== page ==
I know a lot of young people who stutter who have learned how to self advocate and talk to their teachers about their stuttering, what it is and what the young person needs from his/her teacher in order to be their most successful.
I heard today from the mom of one of these great kids who is starting high school this year. Transitioning to high school is tough enough but add stuttering to the mix and it can be a terrible experience for kids who stutter. Fear, embarrassment and avoidance can become the norm unless the kid knows good self-advocacy skills.
My young friend wrote a letter to her teachers and met with the vice principal of her new high school to let him know she stutters, what will make things easier for her throughout the year and to ask his support in getting her letter to her teachers. The letter basically states, “Hey, I’m Anna and I stutter” and goes on to state what stuttering is and how she and her teachers can work together to ensure Anna has a positive and productive year.
I am so proud to know this kid. Being able to self-advocate is a skill we all need in order to successfully navigate through life. And this kid is 14.
Good for her.
What are you doing to get ready for back to school or college? Not even as a student – are you an adult who stutters who works in education and maybe tries to hide your stuttering? We can all learn from Anna!
I want to share a good stuttering experience I had this week.
On Saturday, I participated in a Block Party held in my community and represented the National Stuttering Association at an information table. It was a great day – the weather cooperated and it was warm, which brought a lot of people out.
I had many visitors to my table and delighted in being able to share information about stuttering, both to those who did not know much about it and to several who did.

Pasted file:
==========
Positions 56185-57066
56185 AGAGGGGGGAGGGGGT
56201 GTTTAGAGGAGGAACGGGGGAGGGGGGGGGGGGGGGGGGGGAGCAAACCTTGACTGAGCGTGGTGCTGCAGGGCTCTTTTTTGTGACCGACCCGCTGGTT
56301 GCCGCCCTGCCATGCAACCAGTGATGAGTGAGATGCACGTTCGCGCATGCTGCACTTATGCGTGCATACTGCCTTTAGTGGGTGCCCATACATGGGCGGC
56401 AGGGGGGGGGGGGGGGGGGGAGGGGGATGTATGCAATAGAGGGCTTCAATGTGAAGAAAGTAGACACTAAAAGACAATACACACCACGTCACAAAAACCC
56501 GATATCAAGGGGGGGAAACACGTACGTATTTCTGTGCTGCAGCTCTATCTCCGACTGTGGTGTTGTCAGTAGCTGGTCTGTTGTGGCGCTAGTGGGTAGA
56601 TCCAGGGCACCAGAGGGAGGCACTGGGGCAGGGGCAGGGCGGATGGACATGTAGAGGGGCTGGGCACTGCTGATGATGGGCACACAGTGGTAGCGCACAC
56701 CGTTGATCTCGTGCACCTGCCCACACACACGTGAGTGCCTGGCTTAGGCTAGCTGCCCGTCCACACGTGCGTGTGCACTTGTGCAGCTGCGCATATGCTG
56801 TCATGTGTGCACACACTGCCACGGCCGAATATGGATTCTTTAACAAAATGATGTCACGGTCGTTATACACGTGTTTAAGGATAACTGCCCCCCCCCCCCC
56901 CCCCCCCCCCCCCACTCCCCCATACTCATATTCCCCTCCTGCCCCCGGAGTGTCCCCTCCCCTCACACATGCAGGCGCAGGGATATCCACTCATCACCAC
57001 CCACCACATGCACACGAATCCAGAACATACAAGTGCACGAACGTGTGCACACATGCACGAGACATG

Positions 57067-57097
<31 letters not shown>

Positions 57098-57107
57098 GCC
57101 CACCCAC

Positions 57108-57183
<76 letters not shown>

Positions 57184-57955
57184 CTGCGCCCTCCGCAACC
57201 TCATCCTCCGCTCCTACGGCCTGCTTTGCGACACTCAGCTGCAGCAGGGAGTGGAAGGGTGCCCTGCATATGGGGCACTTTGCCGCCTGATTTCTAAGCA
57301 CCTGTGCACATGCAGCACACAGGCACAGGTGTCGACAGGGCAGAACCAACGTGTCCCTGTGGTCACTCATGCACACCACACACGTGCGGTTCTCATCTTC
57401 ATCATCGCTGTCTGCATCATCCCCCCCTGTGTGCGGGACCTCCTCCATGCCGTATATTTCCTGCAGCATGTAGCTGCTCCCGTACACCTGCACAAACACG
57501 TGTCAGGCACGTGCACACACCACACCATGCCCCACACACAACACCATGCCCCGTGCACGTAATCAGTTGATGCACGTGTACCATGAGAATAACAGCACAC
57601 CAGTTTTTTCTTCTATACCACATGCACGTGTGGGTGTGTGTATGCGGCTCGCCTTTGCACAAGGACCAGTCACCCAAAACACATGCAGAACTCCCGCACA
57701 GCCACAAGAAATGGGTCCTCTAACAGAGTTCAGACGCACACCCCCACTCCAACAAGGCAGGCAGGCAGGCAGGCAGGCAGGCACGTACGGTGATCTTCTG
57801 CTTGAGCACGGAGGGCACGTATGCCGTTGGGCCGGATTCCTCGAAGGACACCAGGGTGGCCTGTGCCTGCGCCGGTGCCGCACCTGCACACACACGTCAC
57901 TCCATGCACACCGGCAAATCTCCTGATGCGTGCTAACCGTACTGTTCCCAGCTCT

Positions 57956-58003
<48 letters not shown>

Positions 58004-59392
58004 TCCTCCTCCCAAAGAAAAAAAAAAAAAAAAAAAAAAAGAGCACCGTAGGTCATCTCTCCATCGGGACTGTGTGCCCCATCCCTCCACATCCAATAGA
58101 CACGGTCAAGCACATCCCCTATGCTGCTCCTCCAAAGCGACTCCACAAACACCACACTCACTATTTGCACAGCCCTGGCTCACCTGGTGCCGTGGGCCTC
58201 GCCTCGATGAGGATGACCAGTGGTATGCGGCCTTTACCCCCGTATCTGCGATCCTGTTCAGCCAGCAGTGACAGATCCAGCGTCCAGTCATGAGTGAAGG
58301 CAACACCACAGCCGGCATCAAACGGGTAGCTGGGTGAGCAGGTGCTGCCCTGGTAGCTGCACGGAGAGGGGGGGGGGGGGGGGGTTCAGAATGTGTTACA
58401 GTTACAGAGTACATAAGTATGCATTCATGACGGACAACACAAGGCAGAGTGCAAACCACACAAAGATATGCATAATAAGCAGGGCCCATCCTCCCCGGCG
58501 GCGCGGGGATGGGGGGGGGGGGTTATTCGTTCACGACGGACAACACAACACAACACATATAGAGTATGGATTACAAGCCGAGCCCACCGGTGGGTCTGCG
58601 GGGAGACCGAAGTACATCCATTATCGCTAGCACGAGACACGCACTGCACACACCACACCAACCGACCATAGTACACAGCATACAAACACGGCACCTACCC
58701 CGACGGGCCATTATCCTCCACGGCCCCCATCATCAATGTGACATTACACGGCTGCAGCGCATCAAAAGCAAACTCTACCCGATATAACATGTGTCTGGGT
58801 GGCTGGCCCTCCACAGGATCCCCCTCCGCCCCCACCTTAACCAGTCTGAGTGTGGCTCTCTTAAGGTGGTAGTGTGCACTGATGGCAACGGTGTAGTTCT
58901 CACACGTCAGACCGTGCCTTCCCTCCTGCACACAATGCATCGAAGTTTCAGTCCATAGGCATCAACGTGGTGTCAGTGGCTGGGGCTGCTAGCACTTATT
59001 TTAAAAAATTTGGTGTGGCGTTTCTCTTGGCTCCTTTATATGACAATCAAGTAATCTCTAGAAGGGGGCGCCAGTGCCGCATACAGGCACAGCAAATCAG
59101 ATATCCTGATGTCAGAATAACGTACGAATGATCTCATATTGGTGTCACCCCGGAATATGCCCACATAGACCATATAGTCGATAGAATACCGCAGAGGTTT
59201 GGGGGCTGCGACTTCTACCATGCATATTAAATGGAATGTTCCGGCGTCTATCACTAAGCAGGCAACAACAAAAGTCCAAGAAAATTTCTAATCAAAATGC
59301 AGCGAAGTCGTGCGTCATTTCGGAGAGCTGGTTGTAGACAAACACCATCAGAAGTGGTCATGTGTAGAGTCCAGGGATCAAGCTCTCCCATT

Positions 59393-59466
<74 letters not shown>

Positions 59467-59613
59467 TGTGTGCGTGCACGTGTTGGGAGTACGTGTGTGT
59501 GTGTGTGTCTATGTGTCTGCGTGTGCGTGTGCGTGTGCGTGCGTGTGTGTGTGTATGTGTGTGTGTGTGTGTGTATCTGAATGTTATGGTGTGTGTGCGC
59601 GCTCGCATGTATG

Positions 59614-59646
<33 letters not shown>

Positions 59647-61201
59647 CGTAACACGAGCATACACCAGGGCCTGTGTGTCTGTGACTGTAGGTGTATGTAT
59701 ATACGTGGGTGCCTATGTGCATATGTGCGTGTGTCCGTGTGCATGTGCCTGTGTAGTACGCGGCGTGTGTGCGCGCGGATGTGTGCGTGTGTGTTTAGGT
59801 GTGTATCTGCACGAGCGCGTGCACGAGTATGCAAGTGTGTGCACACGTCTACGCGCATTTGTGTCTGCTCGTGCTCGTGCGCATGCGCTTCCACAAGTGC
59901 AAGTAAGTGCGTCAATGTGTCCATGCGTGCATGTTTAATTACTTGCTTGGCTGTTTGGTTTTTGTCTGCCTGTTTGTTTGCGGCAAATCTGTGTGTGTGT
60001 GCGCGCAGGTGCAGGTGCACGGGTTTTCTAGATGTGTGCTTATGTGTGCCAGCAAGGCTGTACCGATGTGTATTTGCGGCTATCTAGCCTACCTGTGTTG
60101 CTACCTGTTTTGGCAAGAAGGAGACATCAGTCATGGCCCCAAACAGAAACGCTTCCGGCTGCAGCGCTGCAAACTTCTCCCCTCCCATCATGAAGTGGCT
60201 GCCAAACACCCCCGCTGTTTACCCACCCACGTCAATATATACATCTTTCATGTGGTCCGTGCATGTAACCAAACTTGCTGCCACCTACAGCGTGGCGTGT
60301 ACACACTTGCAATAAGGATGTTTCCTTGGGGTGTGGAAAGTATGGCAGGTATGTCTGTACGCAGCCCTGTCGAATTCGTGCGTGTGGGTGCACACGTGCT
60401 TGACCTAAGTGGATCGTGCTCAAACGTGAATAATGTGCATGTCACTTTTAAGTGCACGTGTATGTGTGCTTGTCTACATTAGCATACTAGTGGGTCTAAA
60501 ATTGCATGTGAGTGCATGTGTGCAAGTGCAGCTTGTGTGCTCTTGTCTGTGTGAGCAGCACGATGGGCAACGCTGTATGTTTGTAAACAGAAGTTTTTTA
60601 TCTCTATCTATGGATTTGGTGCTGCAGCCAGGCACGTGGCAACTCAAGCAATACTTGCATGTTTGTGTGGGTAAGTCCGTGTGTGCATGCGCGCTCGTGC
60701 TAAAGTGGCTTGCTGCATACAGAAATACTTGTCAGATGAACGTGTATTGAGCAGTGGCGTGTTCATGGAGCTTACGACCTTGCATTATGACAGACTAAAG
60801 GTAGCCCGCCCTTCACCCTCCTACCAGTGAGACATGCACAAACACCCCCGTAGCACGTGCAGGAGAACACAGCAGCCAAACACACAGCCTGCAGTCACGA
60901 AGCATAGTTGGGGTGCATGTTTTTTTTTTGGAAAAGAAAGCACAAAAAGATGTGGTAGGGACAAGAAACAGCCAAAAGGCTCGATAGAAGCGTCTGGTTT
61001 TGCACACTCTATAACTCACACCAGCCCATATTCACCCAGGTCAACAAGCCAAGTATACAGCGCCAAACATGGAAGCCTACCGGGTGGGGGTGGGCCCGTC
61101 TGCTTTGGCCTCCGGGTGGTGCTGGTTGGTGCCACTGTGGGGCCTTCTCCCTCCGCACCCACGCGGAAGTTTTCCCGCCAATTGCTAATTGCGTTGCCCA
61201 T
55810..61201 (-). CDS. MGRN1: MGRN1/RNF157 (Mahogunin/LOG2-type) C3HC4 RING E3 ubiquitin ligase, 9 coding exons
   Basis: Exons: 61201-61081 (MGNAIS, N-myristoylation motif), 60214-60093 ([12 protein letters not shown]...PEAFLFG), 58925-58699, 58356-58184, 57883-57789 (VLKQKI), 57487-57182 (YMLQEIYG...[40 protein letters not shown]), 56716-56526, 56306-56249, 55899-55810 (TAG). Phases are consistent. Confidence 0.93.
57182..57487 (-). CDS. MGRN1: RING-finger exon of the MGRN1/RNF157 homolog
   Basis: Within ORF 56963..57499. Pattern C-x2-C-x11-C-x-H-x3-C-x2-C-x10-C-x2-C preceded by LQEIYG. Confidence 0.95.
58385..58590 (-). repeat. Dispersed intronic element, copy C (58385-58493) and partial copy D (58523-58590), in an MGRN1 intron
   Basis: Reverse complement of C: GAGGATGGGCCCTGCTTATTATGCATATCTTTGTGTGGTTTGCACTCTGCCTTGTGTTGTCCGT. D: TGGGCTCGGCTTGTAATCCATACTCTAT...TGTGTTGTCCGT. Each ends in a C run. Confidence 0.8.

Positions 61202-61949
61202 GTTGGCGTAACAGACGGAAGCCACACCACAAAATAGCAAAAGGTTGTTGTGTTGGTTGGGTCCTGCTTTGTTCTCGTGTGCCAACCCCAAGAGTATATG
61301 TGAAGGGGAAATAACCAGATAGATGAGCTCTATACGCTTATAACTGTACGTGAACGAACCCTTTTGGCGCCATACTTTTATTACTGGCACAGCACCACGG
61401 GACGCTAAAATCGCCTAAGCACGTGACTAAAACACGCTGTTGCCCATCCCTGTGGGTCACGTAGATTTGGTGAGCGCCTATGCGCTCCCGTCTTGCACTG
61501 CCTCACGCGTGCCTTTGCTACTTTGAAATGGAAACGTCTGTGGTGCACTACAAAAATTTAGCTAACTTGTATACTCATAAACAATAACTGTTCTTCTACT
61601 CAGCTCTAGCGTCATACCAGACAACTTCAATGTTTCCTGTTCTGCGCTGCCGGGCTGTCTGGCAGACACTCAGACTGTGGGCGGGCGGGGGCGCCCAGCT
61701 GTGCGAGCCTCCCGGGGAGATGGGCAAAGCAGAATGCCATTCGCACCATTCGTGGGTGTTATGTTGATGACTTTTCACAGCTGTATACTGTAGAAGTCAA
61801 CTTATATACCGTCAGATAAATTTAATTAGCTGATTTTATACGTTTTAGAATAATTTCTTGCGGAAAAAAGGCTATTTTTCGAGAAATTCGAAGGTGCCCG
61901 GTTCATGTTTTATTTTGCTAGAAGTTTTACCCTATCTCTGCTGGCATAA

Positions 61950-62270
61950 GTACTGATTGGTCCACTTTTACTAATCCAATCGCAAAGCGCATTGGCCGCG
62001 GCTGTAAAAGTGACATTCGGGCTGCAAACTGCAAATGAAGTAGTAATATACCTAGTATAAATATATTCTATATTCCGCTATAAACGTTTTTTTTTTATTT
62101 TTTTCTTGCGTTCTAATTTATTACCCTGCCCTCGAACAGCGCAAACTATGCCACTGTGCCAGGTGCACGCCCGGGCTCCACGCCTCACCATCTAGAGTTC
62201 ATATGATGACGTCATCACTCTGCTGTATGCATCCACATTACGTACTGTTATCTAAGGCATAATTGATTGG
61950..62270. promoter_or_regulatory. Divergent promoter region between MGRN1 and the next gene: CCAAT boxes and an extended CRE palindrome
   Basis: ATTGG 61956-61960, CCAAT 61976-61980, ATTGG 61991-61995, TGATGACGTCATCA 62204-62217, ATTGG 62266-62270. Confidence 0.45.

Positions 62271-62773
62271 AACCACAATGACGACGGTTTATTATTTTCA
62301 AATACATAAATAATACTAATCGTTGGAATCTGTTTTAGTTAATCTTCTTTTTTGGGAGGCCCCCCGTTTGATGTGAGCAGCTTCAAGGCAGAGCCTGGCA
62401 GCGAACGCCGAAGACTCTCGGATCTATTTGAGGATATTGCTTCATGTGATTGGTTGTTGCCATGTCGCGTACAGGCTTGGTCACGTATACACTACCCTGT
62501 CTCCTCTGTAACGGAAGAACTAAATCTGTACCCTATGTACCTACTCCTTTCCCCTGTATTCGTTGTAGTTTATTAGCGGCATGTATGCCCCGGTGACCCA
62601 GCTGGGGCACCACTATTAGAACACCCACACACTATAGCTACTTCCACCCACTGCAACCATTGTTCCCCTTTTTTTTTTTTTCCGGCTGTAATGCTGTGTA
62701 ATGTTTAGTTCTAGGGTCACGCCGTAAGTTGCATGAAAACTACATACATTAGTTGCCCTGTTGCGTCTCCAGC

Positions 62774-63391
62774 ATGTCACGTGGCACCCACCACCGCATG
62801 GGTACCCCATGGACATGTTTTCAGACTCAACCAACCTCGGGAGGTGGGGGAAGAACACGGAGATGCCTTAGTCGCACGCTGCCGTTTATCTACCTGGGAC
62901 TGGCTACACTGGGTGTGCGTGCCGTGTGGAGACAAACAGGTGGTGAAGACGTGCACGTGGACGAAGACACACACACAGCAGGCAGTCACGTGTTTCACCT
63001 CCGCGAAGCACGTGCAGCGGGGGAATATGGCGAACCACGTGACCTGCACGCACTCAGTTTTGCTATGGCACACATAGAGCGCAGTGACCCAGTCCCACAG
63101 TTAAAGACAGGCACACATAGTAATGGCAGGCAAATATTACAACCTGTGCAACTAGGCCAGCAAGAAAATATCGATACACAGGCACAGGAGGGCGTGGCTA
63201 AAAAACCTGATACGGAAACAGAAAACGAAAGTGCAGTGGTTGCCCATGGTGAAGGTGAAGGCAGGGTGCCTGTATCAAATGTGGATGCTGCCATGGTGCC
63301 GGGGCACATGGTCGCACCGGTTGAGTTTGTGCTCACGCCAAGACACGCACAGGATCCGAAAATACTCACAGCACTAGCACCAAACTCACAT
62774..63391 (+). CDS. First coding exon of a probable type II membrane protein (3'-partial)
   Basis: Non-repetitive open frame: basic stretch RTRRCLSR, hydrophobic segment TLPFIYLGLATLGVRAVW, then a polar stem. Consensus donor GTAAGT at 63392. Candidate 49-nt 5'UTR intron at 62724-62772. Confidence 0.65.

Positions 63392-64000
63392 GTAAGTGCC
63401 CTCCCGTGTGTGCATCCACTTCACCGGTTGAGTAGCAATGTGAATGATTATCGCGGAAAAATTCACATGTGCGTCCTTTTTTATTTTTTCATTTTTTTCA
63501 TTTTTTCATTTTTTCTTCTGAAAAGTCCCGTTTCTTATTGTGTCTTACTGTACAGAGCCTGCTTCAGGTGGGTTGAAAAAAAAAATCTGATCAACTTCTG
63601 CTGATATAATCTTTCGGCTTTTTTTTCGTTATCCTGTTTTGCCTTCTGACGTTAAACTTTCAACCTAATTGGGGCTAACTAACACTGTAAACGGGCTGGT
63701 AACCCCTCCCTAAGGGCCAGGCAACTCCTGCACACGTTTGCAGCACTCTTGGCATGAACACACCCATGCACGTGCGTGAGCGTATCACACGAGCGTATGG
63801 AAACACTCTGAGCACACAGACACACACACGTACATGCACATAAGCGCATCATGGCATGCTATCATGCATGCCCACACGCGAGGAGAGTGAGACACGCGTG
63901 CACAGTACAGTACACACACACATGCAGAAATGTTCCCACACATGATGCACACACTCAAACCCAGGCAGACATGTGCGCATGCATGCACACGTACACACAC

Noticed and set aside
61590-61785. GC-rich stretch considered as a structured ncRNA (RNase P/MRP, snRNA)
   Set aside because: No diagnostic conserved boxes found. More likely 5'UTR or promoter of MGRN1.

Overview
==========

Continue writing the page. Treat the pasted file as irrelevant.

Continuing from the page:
One of the first visitors to my table was 6-year-old Charlie who stutters. He was with his uncle. We talked about stuttering and I gave the uncle some resource material. I gave Charlie a pin, a wrist band and a chinese finger trap, which illustrates what it’s like to get stuck in a stuttering block.
By the end of our brief conversation, Charlie was stuttering like a rockstar and grinning from ear to ear.
I also met 9-year-old Taylor who also stutters. He shared with me the 3 ways he stutters – repetitions, stretches and blocks. He knew blocking very well and schooled me on it. He too left the table with a big grin.
Later in the day, the city mayor came over and introduced himself and we chatted a bit. The mayor shared that he had stuttered as a kid, which led him to be quiet. He said, “when you’re quiet, you don’t stutter.” He said his stuttering stopped when he was in his teens.
He also asked me if I knew the former mayor of another city near us, who stutters. I did and we talked about our admiration for his willingness to be vulnerable every day in his public speaking. He is no longer the mayor, but holds a different role in state government.
It was a great day to raise awareness and educate about stuttering. The two little guys who openly stuttered made my day!
Several years ago I would never have imagined that I could be out in public willingly talking about stuttering, while stuttering, just to educate others. I have grown so much in my journey.
I encourage all of you to take opportunities when you can to participate in community events and volunteer to be an ambassador for stuttering. You will reap the rewards, I promise you.
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There was some discussion on one of the stuttering email groups about this young man’s choice to deliver a rap for his graduation speech.
A comment laments the fact that this kid, Colin, might give the impression to those that don’t stutter that he had no choice but to use a “trick” to deliver his graduation speech.
I applaud Colin’s very choice to take a risk and be innovative. It shows me that he did not let his stutter prevent him from participating in his graduation ceremony.